The figurines and framed posters in the twin chambers ranged from their conventional versions in clay and bronze to the kitsch ones that were cut out from huge glossy calendars and later framed in cheap wood. The two berths therefore formed interesting polarities where in one of the posters Shiva would be having a full blown blonde beard and a slender frame like a 1970s hippie standing half naked beside Parvati. In the other, he would be sitting in a yogic posture on leopard skin in a transcendental state smoking up marijuana while celestial creatures, elfs and fairies would be shown showering flowers from the heaven above. There were other sacrilegious ‘actors’ in this proscenium theatre too like Hanuman, Rama and Saraswati who enriched and heightened the drama.

The vermilion marks applied to these figures had thickened as a result of constant supplication and were smeared almost all over. But it was this thickness and the ashes from the incense sticks that provided Moku and his mother the strength to negotiate and needle through life’s vicissitudes. However, this everydayness had become choppy and threatening in the recent past owing to the constant dribbling of resources and had reached a point of total surrender.

While the family was reeling under a financial onslaught and craved to hear or even see something pleasant, Shruti as usual was bereft and cut out from this kinship and affective loop which at present seemed to suffer under the heat of this ‘tragic saga.’ She was like a driftwood and wee bit indifferent to all that was going on in the lives of other people at this point in time. After all, she was made of a different stuff and belonged to a higher ground. She had other dreams and ambitions that were much removed than what the rest of the family could even think of at least in the present conditions. When back from school, she would shut herself from the entire world and enter her forest of dreams where all tall, dark and handsome characters from Mills and Boon novels would come alive in front of her and beg her to pay a glance. She was the pampered kitten and the Barbie girl in fancy clothes, big cars, palatial house with a string of attendants ranging from those who would do her coiffure to the one who matched the shoes with her clothes and temperaments. All these peripherals formed an integral part of her surreal joyrides and carnivalesque festivity everyday. At times, Adheer felt as if his sister was having an intimate conversation with the stars and could even demand her father to have them in her closet.

Shruti liked to emulate the cinema stars who wore shiny outfits with layers of make-up and had a certain way about them. At the bottom of it all was her penchant for money. This lure and incessant craving of the rich and famous had catapulted Shruti towards a different zone where others were dwarfed by her personae and therefore rendered undesirable and misfits in her cloud-cuckoo land. But whatever one might say, Shruti eclipsed her other siblings in certain key areas. In studies, she was counted among the top three students in her class although no one in the family got any wind of how and when she found time for her studies. Moreover, she was also gifted with a commendable sense of aesthetics. She kept a keen eye on the latest fashion trends and style statements in the film industry. When tired of listening to the family woes and financial squabbles, she would slip into her own world of fashion, romance and Elysium and would indulge for hours in her scrapbook. Shruti’s scrapbook was her only dream companion in times of duress where she would transform into a dress designer whilst keeping herself as the model. She would emerge from her room only when she was exhausted and done with the tete-a-tete with her aspirations from a melange of what lay cluttered up in her mind that she had read and seen in the magazines and on television. She once dreamt of owning a company that made underwater hairdryers and diamond studded thermal gowns for party wear. Shruti was chasing a rainbow which only she could dare to see.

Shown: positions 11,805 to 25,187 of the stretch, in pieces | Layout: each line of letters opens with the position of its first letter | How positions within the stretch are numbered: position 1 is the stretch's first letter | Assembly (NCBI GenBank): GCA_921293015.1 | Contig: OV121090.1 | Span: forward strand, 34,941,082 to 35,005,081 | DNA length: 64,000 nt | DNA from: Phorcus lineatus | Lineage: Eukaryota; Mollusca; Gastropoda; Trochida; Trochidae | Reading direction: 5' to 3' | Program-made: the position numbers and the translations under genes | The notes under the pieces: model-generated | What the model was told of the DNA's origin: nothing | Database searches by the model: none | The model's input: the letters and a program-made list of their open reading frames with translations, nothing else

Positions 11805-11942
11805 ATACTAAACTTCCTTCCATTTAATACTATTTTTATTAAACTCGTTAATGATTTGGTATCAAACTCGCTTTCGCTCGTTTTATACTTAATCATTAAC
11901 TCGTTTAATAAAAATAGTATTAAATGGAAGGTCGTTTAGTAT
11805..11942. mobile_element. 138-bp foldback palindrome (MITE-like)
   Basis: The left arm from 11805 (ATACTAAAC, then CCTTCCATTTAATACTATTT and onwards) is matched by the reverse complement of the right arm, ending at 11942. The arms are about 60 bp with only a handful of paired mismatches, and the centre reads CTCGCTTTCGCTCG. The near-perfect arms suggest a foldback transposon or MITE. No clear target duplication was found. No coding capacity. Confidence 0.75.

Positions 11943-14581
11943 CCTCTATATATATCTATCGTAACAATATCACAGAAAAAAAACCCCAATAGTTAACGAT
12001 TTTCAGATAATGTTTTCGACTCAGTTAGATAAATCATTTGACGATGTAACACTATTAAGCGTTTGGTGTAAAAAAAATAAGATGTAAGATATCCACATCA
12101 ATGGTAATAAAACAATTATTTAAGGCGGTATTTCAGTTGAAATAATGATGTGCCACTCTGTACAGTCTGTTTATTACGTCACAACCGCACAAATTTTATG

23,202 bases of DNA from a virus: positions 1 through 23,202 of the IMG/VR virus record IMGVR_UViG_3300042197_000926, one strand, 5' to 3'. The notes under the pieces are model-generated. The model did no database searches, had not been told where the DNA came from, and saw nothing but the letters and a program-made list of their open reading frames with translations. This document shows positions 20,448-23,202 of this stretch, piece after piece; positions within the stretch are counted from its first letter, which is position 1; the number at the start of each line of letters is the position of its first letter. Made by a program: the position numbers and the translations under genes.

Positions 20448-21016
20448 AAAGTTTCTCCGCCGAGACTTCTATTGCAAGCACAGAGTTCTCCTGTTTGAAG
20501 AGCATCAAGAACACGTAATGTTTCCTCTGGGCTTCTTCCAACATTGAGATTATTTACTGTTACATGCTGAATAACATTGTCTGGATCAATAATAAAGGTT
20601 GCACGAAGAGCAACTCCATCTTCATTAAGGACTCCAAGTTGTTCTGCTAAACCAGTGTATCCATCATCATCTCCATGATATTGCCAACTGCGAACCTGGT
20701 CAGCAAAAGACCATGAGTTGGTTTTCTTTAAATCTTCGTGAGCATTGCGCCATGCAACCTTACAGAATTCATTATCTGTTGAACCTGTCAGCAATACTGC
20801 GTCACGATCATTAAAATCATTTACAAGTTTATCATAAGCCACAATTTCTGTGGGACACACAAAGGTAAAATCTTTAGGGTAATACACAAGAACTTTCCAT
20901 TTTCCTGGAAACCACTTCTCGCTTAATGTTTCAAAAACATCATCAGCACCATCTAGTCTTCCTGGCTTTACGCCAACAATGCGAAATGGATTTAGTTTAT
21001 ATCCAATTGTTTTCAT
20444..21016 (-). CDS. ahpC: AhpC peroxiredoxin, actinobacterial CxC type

As kids, grandma used to regale the kids with stories from the past when their father used to study in a local school in Tajpur; a village close to the capital Patna. Today, she was in a different mood and we were all lined up in a platoon like formation to be her victims. She said, “Try to be like your father and your grandpa. Your father has studied in a village school but look at his English today.” She continued, “I am sure he can beat a laatsaheb when it comes to speaking and writing English.” Sensing that this wasn’t enough and that she needed to be tougher in her reproach, she raised her pitch and drawing a commanding voice thundered once more “What good are you lazy bums…aan? Hogging and watching stupid television serials the whole day. Don’t you feel ashamed of your selves and think even once of giving back some respect and pride to your father? He has squeezed every bit of what he has and made sure that atleast you get the best education that he couldn’t.” It seemed as if the grand matriarch had turned into a non-stop gramophone that had got stuck at a point and was belching out a monotonous and loud shrill. Anyone outside the flat could overhear everything that was going on inside. But, she was a tough lady to be stopped and difficult to budge in moments of crisis. Walking a few paces towards her room, she turned again and as if charging like a colt, pounced on the teens once more. “You all study in one of the best schools of the province and yet manage to scrape through in your exams.” The new canon ball was directed towards Adheer since he had failed in Mathematics and Chemistry paper in his last mid-term examination. Grandma continued once more, “Think of your father who is still struggling for you all to give you a better tomorrow even at this age.” All those present in the room could now sense a dint of satisfaction and pride flashing across the septagenerian’s face. In this entire monologue, Adheer’s mother remained invisible like a ghost figure in the family regalia as if her contribution to the family wasn’t noteworthy enough. With passage of time, she had turned into an icicle…numb and cold to emotional outbursts and to what others spoke and did.